Additionally, as shown in the drawings, the top surface of each of the arms, 112 and 116, preferably include a plurality of slots 123 extending generally perpendicular to the lengthwise dimension of each arm. These slots 123 extend from the front edge surfaces 120A and 120C; through the step surfaces 122A and 122C; and to the outer edge surfaces 121A and 121C, respectively on each of the first and second arms, 112 and 116. These slots 123 are configured to extend through the front edge surface 120A and 120C of each arm, 112 and 116, to allow the sled member 140 to be moved therealong while not cutting or interfering with any sutures that may be positioned in the slots. Additionally, each of the slots 123 preferably include a through hole 124 in communication with the slot and extending through the arm. In the preferred use of the present invention, the slots 123 are used to position sutures that have been threaded through the pericardium of the patient therethrough so that the pericardium or other tissue is retracted and held out of the line of sight of the surgeon by the sutures to better expose the heart of the patient. With the preferred form of the present invention, the sutures may be retained out of the working area of the surgeon by clamping the end of the suture to the surgical drape while passing the suture through the slots 123 and retaining the suture below the top surface of the retractor.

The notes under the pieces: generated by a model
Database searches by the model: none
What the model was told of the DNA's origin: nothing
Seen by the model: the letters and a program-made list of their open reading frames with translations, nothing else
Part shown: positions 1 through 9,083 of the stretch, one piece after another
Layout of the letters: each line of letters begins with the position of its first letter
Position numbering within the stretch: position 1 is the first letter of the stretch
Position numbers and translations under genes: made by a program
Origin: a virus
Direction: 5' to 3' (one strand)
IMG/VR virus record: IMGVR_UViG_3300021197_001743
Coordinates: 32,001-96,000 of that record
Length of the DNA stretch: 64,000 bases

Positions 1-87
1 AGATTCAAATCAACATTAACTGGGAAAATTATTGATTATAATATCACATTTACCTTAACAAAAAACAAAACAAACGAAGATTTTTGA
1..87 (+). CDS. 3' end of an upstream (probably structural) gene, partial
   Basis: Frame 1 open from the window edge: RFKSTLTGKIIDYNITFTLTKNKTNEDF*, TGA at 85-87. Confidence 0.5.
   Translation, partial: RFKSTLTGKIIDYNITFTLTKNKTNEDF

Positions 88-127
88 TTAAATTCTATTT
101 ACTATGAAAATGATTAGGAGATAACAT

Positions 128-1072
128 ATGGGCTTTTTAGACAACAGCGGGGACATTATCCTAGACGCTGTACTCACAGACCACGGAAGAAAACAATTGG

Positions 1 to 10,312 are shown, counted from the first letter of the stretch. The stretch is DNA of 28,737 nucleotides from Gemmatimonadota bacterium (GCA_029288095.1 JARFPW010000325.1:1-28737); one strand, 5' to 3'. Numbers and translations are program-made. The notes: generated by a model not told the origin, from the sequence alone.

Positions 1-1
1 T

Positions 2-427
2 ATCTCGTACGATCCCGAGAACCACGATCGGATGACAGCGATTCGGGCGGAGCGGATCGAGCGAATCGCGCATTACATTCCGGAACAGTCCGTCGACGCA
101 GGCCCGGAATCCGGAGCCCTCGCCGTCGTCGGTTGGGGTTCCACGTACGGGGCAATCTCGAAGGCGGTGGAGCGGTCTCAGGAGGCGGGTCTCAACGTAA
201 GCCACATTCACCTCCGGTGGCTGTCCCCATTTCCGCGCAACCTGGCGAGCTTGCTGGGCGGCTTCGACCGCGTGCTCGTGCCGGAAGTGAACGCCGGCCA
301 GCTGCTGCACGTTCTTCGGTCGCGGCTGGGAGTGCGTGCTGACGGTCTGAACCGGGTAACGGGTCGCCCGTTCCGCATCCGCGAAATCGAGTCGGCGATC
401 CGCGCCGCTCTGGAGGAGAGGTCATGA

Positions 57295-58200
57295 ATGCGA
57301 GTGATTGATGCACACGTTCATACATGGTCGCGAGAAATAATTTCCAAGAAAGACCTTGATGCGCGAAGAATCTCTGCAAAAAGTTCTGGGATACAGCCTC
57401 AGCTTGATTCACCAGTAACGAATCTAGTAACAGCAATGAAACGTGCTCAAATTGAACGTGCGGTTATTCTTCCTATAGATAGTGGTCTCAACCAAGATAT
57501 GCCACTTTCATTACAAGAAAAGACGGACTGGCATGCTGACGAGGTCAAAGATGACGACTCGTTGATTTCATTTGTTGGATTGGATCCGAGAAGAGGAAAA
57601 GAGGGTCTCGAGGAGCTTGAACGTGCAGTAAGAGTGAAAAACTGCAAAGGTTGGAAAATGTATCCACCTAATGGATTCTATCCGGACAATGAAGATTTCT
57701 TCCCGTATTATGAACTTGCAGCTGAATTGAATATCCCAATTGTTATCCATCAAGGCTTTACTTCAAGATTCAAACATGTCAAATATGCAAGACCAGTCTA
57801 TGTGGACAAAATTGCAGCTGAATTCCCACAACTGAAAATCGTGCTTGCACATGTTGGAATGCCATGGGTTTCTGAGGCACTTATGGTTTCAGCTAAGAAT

In an exemplary embodiment of the present invention, the bottom surface of each of the first and second arms, 112 and 116, on the retractor 102 include removable sternal blades 130 attached thereto. Each blade 130 is removable so as to facilitate the use of the retractor in a full or mini-sternotomy procedure by allowing for the selective positioning and spacing of the blades 130 as desired for the particular procedure as well as for resterilization of the retractor 102 and blades 130. As illustrated, the blades 130 are positioned along the bottom surface of the arms 112 and 116 and are preferably pivotal in the horizontal and vertical directions with respect to the arms. The blades 130 are slidable into elongate ridged slots 132 on the bottom surface of the first and second arms, 112 and 116. The blades 130 may swivel a limited distance and are selectively positioned in the slots 132 so as to evenly distribute the retraction forces or pressure along the contour of the sternum of the patient. An upper section 134 of each blade 130 is particularly configured to facilitate the insertion of the blades into the retractor. As the arms are retracted, the inner and outermost blades move to a retraction position to assume a slightly curved shape. In the preferred form of the present invention, the retraction position generally approximates the anatomy of the patient and allows the pressure of the sternum of the patient to be evenly distributed among the blades.